Week 2 Class - Brian Wong
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Week 2 Class - Brian Wong
Decline in Class Voting?
Partial phenomenon - e.g. Mair, Lipset (late), Dalton and Wattenberg, Evans and Tilley
Mixed evidence - new democracies have become more class-voting-centric (e.g. Poland)
cf. de Graaf
Valency theory of voting (Stokes)
Exposure to education
Rising engagement with media
Individual atomisation of identities
Decline in social capital/trust --> individual heuristics and frames
Funnel Model of Voting (Dalton)
Disengagement with political system
Merkl's "Government Failure"/"Democratic Deficit"
Response 1: Underdetermining - class loyalty should not be affected
Response 2: Untrue empirically - cf. rising political engagement in Europe; declining vote shares =/= declining engagement
Response 3: Theory does not account for large democracies such as the USA/post-Cold War democracies
1) Party polarisation thesis - degree of polarisation affects strength of class voting
Mechanism a) Perceived relevance of issues
Mechanism b) Perceived marginal impact of vote
Mechanism c) Idenditarian dichotomisation
2) [REJECTED] Party position thesis - movement of right-wing parties to the left
3) [PARTIALLY TRUE] Party strategisation thesis - triangulation and moderation of left-wing parties
Feeds into 1) above
e.g. Tony Blair in Britain - after a series of Labour defeats
Correlated with declining vote shares/sizes of the working classes
Endogeneity Problem: do party politicians respond to sociological changes,
or are sociological changes the outcomes of their policies?
Specific Analysis of American Democracy
1) Myopic nature of voters --> manipulation of election-year economics statistics
2) Top-obsessed nature of voters --> high-income households as signalling device for parties
3) Campaign funding --> role of parties in coordinating and managing financing in enabling electoral success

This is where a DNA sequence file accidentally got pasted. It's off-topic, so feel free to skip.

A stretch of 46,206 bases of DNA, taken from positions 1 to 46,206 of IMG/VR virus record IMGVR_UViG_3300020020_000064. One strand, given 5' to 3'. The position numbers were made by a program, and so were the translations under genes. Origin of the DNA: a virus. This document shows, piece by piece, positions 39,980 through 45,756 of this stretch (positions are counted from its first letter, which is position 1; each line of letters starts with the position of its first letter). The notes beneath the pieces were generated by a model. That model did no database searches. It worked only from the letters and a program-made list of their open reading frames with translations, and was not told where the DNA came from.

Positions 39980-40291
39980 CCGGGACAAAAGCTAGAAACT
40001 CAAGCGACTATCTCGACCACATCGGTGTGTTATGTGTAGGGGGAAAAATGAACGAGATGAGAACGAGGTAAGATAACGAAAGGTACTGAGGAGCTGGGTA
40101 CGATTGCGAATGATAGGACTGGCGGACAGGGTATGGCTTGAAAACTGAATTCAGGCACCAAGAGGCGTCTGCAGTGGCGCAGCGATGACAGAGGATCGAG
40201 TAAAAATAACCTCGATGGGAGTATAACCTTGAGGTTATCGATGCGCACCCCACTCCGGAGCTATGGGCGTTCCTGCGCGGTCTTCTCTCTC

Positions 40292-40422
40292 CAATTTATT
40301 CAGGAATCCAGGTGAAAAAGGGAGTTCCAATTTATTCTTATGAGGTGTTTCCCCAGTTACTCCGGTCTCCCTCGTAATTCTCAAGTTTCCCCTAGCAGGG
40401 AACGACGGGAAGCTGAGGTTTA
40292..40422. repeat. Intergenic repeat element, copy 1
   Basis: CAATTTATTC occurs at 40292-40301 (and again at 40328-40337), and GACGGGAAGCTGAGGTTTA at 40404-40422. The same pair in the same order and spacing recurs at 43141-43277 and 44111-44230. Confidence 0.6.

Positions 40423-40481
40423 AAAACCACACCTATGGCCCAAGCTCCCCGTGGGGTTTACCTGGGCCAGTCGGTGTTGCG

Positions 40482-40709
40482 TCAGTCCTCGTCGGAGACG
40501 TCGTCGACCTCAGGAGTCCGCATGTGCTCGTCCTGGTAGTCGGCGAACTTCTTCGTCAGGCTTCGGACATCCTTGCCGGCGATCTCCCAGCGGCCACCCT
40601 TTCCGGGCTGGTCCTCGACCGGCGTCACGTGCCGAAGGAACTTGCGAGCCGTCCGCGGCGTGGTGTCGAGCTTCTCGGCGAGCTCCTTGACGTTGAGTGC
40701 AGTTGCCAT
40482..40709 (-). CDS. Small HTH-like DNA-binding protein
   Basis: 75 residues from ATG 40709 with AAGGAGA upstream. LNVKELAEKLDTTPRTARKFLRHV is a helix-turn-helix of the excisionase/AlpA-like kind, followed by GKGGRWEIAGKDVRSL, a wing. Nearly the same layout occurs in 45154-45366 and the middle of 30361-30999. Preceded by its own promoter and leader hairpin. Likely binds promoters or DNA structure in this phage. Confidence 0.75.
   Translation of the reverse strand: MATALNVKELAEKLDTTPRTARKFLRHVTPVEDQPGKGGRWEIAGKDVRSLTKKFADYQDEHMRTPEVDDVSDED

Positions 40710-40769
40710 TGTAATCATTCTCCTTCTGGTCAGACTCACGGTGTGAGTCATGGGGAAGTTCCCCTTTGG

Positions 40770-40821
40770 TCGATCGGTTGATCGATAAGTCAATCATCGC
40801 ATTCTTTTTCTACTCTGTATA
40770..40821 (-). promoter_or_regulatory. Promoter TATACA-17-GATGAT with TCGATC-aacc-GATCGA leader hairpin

Trendless Fluctuation - Manza
Increasing importance of class - van der Waal
Explaining Class Voting
Explanation 1: Income ~ Class Voting?
Rational Choice Theory
Income =/= Class - cf. Goldthorpe method of classification
Occupations determine preferences, not income - cf. Weakliem and Heath
Empirical counter-evidence: high-income proletariat and low-income service workers have fundamentally
different voting patterns
Even occupational theories fail to account for wide discrepancies across different occupations in different societies
Sociological dimensions of occupation
Preferences (cf. Bourdieu's theory of consumption)
Identitarian and communitarian association
Explanation 2: Policy Preferences?
Weakliem and Heath find that policy preferences are empirically incomplete/inadequate explanations
Preferences re: redistributionist policies/inegalitarianism vs. egalitarianism cleavage
Explanation 3: Sociotropic vs. Egocentric Voting?
Weakliem and Heath - role of party strategies
Tories tend to emphasise sociotropic merit - ability to cater to/care for working + middle classes
Labour Party plays on class solidarity/working-class identity more frequently
Explanation 4: Sociological Influence?
Weakliem and Heath attribute class voting primarily to this
Explanation 5: Class Voting as embedded variables
Racial dimension in the USA?
Anti-establishment/anti-authoritarian elements in Europe (cf. Kitschelt's New Left/Right theory?)